A jejunal aspirate culture is invasive, time-consuming, and expensive, as it is obtained during an upper endoscopy. The results are also poorly reproducible and can lead to false results from either patchy bacterial overgrowth or contamination with oropharyngeal flora.[19] Other laboratory findings that support a diagnosis of SIBO may include vitamin levels and markers of malnutrition.[13] Once there is a suspicion of SIBO, additional testing in identifying the etiology merit consideration. Anatomic and mucosal abnormalities can be investigated with abdominal imaging and endoscopies. Testing for disorders of abnormal gastrointestinal motility, pancreatic insufficiency, and immunodeficiencies can be considered on a case-by-case basis.[3]

Treatment / Management

The initial mainstay of treatment is antibiotics to eradicate bacterial overgrowth and repletion of any nutritional deficiencies. Metronidazole, ciprofloxacin, tetracycline, amoxicillin-clavulanate, neomycin, and rifaximin are antibiotics used in the treatment, with rifaximin being the most investigated.[20] For patients with hydrogen-predominant bacterial overgrowth, rifaximin 1650 mg/day for two weeks is an effective therapy.[20] For patients with methane-predominant bacterial overgrowth, the combination of neomycin 1000 mg/day and rifaximin 1650 mg/day for two weeks is an effective therapy.[21]

Approximately 45 percent of patients will have recurrent SIBO following completion of antibiotic therapy, with recurrence rates higher in older adults, post-appendectomy, and chronic use of proton pump inhibitors.[22] In patients with early recurrence, i.e., within three months, the second course of antibiotics is given. In patients with late recurrence, beyond three months, antibiotics are provided only with positive carbohydrate breath testing. Recurrent SIBO is treatable either with the same initial antibiotic or an alternating antibiotic. If there is no improvement of symptoms following two courses of treatment, the clinician should consider alternative diagnoses.[23]

Differential Diagnosis

Diagnoses that produce chronic diarrhea should be in the differential and investigated during the evaluation of small intestinal bacterial overgrowth. Irritable bowel syndrome (IBS), celiac disease (CD), and inflammatory bowel disease (IBD) all have considerable overlap with SIBO. Irritable bowel syndrome has recurrent abdominal pain related to bowel movements and is associated with a change in stool frequency or appearance.[24] Celiac disease and SIBO have similar clinical symptoms; however, celiac disease will have positive celiac serologies and a negative carbohydrate breath test.[25] Both Crohn disease and SIBO have patchy mucosal inflammation. However, Crohn disease additionally could demonstrate transmural inflammation and granulomas on biopsy and perianal involvement with anal fissures and fistulas.[26]


The prognosis depends on the etiology of the underlying condition, which is causing small intestinal bacterial overgrowth.[3]


Severe chronic small intestinal bacterial overgrowth can result in significant weight loss and severe malnutrition, which can lead to substantial morbidity and mortality. Early recognition of SIBO can treat the maldigestion of nutrients and prevent malnourishment. If left untreated, SIBO can lead to intestinal failure.[27]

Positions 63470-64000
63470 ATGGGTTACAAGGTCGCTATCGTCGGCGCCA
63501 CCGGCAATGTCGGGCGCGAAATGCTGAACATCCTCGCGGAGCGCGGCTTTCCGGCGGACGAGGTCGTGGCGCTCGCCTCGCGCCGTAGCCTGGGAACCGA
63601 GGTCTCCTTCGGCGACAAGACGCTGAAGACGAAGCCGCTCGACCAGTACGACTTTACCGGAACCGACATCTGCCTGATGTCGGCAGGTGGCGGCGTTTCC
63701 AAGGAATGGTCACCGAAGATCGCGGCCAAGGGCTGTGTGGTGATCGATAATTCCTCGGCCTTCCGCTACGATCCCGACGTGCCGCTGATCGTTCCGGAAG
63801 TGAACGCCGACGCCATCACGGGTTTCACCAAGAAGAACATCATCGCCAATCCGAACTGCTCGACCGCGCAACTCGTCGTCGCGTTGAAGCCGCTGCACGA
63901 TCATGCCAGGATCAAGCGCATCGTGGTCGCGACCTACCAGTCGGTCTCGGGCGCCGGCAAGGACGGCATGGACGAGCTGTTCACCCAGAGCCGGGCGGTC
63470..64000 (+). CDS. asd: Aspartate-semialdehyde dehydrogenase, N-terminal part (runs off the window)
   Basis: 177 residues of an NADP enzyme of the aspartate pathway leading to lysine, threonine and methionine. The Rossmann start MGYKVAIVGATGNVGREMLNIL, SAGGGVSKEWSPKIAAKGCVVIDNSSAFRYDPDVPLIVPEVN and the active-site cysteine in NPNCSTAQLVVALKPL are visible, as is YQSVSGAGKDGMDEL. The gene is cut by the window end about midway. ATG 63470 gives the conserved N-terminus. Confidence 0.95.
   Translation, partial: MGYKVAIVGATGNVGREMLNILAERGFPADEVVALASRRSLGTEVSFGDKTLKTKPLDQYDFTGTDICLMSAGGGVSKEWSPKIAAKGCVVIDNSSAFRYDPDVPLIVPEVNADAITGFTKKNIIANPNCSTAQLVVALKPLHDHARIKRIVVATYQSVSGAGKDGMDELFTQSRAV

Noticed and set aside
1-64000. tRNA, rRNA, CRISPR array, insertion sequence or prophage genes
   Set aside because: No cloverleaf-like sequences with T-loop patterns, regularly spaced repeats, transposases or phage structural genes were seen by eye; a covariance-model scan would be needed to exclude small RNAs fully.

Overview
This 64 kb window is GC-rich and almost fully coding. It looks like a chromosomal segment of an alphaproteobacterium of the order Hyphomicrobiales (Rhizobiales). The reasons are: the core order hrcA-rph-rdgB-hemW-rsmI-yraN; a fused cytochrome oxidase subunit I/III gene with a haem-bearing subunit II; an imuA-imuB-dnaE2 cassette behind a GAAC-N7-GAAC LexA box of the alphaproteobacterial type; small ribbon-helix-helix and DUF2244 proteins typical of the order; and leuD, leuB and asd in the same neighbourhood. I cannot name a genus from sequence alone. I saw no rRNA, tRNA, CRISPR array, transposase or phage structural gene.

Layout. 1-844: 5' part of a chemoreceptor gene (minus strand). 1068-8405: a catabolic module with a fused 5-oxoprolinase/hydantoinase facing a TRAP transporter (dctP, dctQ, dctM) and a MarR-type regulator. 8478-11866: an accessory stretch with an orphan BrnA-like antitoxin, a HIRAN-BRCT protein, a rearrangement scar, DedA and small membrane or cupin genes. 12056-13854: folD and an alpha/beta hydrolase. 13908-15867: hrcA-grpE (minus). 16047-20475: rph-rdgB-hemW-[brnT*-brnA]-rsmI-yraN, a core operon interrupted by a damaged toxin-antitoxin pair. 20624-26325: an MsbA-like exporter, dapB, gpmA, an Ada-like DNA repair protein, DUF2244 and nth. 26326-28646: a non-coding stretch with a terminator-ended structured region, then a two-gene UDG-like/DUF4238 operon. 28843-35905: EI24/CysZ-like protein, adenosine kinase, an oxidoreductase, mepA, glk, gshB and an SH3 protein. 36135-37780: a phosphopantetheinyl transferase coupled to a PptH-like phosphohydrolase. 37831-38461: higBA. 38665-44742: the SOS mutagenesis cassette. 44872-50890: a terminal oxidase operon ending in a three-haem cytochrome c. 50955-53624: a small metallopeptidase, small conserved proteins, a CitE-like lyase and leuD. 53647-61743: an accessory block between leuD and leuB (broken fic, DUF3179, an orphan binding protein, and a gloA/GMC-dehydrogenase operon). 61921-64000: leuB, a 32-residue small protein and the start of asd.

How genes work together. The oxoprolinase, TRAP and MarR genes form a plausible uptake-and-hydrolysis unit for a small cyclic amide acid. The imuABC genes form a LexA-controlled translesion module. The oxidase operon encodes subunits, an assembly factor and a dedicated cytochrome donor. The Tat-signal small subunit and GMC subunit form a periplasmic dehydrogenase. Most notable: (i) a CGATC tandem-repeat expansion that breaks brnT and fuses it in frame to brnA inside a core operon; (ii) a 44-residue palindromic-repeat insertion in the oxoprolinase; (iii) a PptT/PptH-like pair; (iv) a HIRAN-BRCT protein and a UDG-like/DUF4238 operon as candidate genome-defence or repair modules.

Patients with unexplained chronic diarrhea or signs and symptoms of significant malnutrition should be referred to a gastroenterologist for further evaluation.

Deterrence and Patient Education

Any patients diagnosed with small intestinal bacterial overgrowth should have additional testing to determine etiology and treatment against the underlying condition to prevent recurrent SIBO. Treatment of disorders associated with abnormal intestinal motility, including Crohn disease, irritable bowel syndrome, post-radiation enteropathy, diabetes mellitus, hypothyroidism, and scleroderma, should be better optimized and well-controlled. Prokinetics can be useful as adjunctive therapy for these patients.[28] Opioids, which decrease intestinal motility, and proton pump inhibitors, which cause achlorhydria, should be avoided in these patients.[29] Surgical interventions can be considered in patients with anatomical abnormalities who have recurrent SIBO.[28] There is limited research on chronic antibiotic prophylaxis, and probiotics have not been shown to be effective in prevention.[30] However difficult to strictly adhere to, there may be a role for an elemental diet.[31]

Enhancing Healthcare Team Outcomes

Small intestinal bacterial overgrowth is an under-recognized condition with significant morbidity and mortality. Optimal management of SIBO is by an interprofessional team of primary care physicians, gastroenterologists, surgeons, dieticians, pharmacists, and nurses. Early recognition leads to more favorable outcomes and can prevent severe malnutrition. Once SIBO is diagnosed, and the patient is on antibiotics, further management should be directed at treating the underlying etiology to prevent further recurrences.

During initial treatment, nursing should be vigilant in monitoring treatment effectiveness and progress and verifying patient compliance. The patient’s calorie intake and weight assessments should be frequently monitored during and after treatment to ensure adequate recovery from their illness. Nursing should follow all these areas and report any concerns to the treating clinician. The pharmacist can assist with agent selection, verifying dosing parameters, and performing medication reconciliation. The pharmacist should also work directly with the clinician and nurse regarding potential drug-condition interactions (e.g., opioids, PPIs). SIBO management requires an interprofessional team approach, including physicians, specialists, specialty-trained nurses, and pharmacists, all collaborating across disciplines to achieve optimal patient results. [Level 5] The overall outcome is dependent on the management of the underlying condition. If the etiology is not well managed, the overall prognosis is grave.[3] [Level 2]

Article Details

Article Author

Sufian J. Sorathia

Article Author

Venu Chippa

Article Editor:

John M. Rivas


5/5/2022 1:41:41 PM